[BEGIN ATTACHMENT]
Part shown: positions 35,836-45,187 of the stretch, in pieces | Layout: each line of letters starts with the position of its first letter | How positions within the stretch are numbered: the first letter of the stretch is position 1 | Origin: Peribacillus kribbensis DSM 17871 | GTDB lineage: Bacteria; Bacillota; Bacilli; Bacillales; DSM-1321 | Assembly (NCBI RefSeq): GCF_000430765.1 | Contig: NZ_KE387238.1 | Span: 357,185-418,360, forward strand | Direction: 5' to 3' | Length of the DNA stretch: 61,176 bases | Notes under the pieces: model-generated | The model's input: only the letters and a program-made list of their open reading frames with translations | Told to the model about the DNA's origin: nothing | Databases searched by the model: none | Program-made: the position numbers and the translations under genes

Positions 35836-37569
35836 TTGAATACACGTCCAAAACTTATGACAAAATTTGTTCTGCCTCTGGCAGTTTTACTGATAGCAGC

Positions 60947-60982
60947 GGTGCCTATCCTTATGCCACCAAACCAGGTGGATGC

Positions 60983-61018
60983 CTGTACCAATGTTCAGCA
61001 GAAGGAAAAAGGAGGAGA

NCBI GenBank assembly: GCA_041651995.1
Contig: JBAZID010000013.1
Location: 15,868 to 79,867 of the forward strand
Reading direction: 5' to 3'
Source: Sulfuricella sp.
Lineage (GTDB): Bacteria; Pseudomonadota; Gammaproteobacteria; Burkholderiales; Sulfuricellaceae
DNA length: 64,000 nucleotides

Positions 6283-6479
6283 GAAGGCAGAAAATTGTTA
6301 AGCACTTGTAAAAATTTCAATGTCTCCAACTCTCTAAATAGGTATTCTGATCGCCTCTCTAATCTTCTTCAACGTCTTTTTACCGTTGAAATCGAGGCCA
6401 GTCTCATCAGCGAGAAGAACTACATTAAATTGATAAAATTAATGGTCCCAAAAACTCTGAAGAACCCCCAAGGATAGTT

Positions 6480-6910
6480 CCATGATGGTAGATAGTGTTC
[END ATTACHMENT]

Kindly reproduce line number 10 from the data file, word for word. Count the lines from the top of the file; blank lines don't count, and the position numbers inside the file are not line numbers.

Contig: JBAZID010000013.1